6. How to Write a Sizzling Synopsis: A Step-by-Step System for Enticing New Readers, Selling More Fiction, and Making Your Books Sound Good by Bryan Cohen. I haven’t read this yet.
  7. Inspired Writer: How to Create Magic with Your Words by Bryan Hutchinson. I haven’t read this yet.
  8. Jumpstart Your Creativity: 10 Jolts to Get Creative and Stay Creative by Shawn Doyle and Steven Rowell.Outlining
  9. Outlining Your Novel Workbook: Step-by-Step Exercises for Planning Your Best Book by K.M. Weiland. I’d recommend getting this in hard copy.
  10. Productivity for Creative People: How to get Creative Work Done in an “Always On” World by Mark McGuiness. I haven’t read this yet.
  11. Publishing Poetry & Prose in Literary Journals by Writer’s Relief, Inc. I haven’t read this yet, but I find lots of good information on their website.
  12. Write Your Novel From the Middle: A New Approach for Plotters, Pansters, and Everyone in Between Write Your Novel From the Middle: A New Approach for Plotters, Pansters, and Everyone in Between by James Scott Bell. I have to read this—I’ve heard such good things about it.
  13. Writing in Obedience: A Primer for Christian Fiction Writers by Terry Burns and Linda W. Yezak. I think I read this and was underwhelmed. It might be a good place for a beginning Christian writer to start.
  14. Writing Short Stories to Promote Your Novels by Rayne Hall. I haven’t read this yet.writing the heart
  15. Writing the Heart of Your Story: The Secret to Crafting an Unforgettable Novel by C.S. Lakin. One of the best books I’ve ever read on the art of the novel, which I will probably reread every year.
  16. You Are a Writer by Jeff Goins. A nice little motivational book when you need a kick to get going.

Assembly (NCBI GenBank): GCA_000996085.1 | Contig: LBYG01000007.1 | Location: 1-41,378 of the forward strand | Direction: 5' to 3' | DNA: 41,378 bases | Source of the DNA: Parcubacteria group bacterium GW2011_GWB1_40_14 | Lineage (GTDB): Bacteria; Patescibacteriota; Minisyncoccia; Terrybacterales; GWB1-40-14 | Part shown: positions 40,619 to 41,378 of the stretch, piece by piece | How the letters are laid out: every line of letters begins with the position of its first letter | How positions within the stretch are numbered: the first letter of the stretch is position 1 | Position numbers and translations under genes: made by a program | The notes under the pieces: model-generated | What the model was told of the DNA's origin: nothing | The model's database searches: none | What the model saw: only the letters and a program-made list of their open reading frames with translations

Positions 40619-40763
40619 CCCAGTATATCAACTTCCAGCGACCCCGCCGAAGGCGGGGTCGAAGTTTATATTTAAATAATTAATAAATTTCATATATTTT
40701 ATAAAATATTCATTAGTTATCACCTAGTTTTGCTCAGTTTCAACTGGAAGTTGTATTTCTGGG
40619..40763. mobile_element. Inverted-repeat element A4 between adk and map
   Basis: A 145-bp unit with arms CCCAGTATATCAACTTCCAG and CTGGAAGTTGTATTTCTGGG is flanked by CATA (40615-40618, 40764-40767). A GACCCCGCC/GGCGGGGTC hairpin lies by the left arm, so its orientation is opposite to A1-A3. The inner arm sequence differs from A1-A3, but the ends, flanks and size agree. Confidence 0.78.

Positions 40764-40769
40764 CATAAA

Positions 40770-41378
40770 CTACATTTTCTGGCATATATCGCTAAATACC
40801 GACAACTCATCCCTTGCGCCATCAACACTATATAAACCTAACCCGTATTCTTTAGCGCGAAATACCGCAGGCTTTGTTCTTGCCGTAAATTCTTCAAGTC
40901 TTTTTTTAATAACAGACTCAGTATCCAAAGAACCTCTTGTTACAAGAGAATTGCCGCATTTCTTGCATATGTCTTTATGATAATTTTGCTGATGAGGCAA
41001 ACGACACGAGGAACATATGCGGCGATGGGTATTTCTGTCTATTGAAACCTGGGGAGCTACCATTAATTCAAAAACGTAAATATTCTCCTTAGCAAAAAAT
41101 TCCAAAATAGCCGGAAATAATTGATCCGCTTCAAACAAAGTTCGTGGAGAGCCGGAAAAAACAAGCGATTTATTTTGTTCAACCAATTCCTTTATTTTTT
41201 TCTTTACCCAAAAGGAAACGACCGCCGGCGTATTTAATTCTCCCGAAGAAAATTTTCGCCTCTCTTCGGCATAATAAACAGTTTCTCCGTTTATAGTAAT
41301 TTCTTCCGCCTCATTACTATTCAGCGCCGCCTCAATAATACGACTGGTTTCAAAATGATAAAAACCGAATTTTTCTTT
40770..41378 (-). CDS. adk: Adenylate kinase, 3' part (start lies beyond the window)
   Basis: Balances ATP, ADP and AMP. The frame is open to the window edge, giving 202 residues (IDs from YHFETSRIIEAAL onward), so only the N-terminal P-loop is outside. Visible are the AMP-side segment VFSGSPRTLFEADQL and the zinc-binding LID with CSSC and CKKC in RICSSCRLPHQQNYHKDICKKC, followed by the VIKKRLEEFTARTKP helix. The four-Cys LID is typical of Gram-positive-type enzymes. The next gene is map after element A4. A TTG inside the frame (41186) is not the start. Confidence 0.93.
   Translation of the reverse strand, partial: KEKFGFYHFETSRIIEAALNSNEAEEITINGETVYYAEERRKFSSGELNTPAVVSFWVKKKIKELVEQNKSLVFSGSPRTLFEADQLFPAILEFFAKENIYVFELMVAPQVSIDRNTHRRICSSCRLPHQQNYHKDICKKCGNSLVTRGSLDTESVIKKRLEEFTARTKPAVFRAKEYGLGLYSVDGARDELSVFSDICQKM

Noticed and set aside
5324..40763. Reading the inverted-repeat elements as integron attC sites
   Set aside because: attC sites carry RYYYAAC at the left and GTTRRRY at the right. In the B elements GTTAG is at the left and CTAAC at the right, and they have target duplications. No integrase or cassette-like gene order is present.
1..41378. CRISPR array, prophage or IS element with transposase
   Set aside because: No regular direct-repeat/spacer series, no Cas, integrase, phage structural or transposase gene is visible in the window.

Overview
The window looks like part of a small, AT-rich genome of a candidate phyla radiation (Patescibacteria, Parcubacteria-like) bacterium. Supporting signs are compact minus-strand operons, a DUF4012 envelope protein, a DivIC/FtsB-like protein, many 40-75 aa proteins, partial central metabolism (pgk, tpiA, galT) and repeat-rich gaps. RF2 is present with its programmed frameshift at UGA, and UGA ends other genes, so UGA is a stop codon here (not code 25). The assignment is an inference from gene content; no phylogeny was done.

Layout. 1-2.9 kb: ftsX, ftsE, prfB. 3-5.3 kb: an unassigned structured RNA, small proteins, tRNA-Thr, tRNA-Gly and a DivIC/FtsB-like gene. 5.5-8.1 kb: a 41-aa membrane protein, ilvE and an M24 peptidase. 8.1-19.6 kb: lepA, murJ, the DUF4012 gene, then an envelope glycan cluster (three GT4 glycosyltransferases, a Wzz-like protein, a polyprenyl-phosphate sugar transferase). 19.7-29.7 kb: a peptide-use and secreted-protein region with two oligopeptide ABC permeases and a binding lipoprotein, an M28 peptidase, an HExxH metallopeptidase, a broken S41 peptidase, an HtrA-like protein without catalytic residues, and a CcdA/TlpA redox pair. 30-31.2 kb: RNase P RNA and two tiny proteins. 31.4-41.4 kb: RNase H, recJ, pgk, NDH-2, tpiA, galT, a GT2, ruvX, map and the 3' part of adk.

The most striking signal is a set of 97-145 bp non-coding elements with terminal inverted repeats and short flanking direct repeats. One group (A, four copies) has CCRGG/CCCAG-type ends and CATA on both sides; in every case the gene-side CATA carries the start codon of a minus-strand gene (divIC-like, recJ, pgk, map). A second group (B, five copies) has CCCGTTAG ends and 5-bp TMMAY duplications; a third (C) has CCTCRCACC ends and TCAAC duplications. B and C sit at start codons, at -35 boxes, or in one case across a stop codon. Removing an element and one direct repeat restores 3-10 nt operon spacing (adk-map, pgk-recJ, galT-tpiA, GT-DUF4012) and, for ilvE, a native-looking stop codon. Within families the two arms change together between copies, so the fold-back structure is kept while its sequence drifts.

17. The 12 Secrets of Highly Creative Women: A Portable Mentor by Gail McMeekin.
  18. The 15-Minute Writer: How to Write Your Book in Only 15 Minutes a Day by Jennifer Blanchard.
  19. 5 Secrets of Story Structure: How to Write a Novel That Stands Out by K.M. Weiland. I can’t remember if I’ve read this yet. Weiland often gives it away free.

Of all the above books that I’ve already read, my two favorites are #4 and #15.

Did you find this article helpful? Please hit the Like button. Have you read any of these? Or do you have a writing book to recommend? Write your comment below.

Writing Books on my Bookshelf, Part II

Writing Books on my Bookshelf, Part II

On Tuesday I started listing all the writing books on my bookshelf and decided to take a break when I got to the thirtieth one.

Today I’m resuming where I left off.

Writing books on my bookshelf

  1. Guerrilla Marketing for Writers: 100 Weapons for Selling Your Work by Jay Conrad Levinson, Rick Frishman, and Michael Larson. I haven’t read this yet, but I’m looking forward to it.
  2. Missing Persons: A Writer’s Guide to Finding the Lost, the Abducted and the Escaped by Fay Faron. Oh, yeah…another book I’ve been meaning to read, because my 2015 NaNo manuscript is about a woman who finds a missing girl.
  3. New Roget’s Thesaurus. I don’t know why I have this; I usually use the thesaurus embedded in Microsoft Word.
  4. On Writing by Stephen King. One of my favorites. I posted a brief review of this book and several others here.
  5. On Writing Well by William Zinsser. A classic.
  6. One Writer’s Beginnings by Eudora Welty. I forgot I had this. One for the “To Be Read” pile.
  7. Platform: Get Noticed in a Noisy World by Michael Hyatt. This book convinced me I needed a blog and a Twitter account.
  8. Plot by Ansen Dibell. Another TBR.
  9. poemcrazy: freeing your life with words by Susan Goldsmith Wooldridge.
  10. Reaching Back: A Workbook for Recording Your Life’s Most Meaningful Moments to Share with Future Generations by Alice Chapin. I bought this book intending to record all my parents’ memories, but I procrastinated too long. My parents and all their siblings have passed away. Maybe I’ll work through it with my husband and preserve our histories.